Reinaldo Marcus Green | 2hr 24min
Though King Richard is a sports film, sports players are not our focus. Instead, director Reinaldo Marcus Green crafts a character study of mentorship – the kind that doesn’t rebuke or harshly punish students when they fail, but rather nurtures them holistically into better people, and not just betters players. High expectations are set, but the relationship is a two-way street. While other aspiring tennis players are berated by overbearing parents and burn out from the stress, teenagers Venus and Serena Williams find the opposite problem. Their father, Richard, fully believes that they will become the best in the sport one day, but in the meantime, patience, family, and education will be top priorities.
There is no hypocrisy to his lessons either, as it is equally when they are not looking that he continues to work tirelessly for them. While the days are spent on their training, he works nights as a security guard to support them beyond mere verbal guidance, and is even willing to put his neck on the line in confronting a group of thugs lurking outside the local tennis courts. Not once in King Richard do we ever doubt that he has anything but his daughters’ best interests at hearts, but the frustrating patience with which he approaches their professional progress drives a tension in the family drama which is not easily resolved. If Venus is growing irritated with the pace at which he is pushing her, Serena is even more exasperated, being the one to live in the shadow of her older sister. But even when tempers are raised, there remains an air of cool collectedness to Will Smith’s performance, giving Richard all the confidence of a man who acts as if he has seen decades into the future.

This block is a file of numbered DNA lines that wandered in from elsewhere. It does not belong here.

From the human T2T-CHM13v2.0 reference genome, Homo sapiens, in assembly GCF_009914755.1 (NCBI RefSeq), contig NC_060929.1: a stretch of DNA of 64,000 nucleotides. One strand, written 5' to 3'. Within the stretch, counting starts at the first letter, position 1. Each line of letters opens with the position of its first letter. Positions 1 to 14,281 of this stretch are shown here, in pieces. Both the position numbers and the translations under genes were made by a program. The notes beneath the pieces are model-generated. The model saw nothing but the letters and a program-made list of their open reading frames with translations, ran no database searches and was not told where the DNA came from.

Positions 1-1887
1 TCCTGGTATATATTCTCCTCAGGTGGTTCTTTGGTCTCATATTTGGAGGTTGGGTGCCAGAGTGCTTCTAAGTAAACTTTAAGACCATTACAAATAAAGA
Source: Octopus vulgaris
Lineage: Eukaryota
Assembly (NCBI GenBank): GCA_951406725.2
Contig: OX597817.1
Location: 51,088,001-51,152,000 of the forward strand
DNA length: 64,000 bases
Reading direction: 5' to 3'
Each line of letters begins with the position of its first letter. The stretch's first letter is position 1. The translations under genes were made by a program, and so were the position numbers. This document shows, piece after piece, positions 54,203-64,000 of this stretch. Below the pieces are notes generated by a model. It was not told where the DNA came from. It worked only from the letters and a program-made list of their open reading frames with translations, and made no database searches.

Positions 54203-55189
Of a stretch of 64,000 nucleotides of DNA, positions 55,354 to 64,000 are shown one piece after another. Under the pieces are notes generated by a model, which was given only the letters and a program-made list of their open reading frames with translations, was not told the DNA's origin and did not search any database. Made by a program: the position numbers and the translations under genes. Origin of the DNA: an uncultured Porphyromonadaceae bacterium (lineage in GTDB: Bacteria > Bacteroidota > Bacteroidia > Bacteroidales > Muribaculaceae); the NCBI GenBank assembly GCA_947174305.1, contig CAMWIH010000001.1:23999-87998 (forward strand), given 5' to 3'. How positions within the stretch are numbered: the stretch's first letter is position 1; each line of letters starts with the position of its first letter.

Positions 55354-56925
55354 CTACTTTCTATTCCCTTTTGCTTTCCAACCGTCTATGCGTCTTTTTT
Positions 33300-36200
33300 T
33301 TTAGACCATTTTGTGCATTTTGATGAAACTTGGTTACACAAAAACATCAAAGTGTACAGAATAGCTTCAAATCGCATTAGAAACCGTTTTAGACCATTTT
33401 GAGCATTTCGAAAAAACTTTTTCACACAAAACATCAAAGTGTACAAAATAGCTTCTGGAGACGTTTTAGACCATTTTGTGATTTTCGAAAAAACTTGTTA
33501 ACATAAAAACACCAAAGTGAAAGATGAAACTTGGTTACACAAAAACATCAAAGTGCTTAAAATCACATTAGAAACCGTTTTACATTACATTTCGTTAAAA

Or maybe it is just his complete faith in the 85-page plan he wrote in his daughters’ infancy, plotting out their rises to success in careful detail. Though some adjustments are made along the way, his strong principles of humility and patience are rigidly maintained, as is his own detailed understanding of the sport. Most significantly, after he identifies a toxic atmosphere within the junior tournaments, he pulls both of them out and disallows them from competing in matches until they turn professional, aggravating both them and their befuddled coaches.
Time passes and the girls’ talents grow, and Green proves himself to be a particularly good editor in the sharpness with which he moves through it all. A jump forward three years in time lands a graphic match cut precisely on the hit of a tennis ball mid-serve, and these sound effects similarly punctuate transitions between other scenes as well. Montages and slow-motion sequences continue to move through climactic matches with superb tension, though among it all Richard remains a grounding force, as a source of conviction that the future remains bright even at his daughters’ lowest moments. Just as he is patient with them, so too is Green patient with him, peeling back the layers of this kind yet stubborn character whose unconventional choices cannot be fought against, but merely trusted with all the faith one would put in a sturdy, dependable father figure.
King Richard is currently playing in theatres.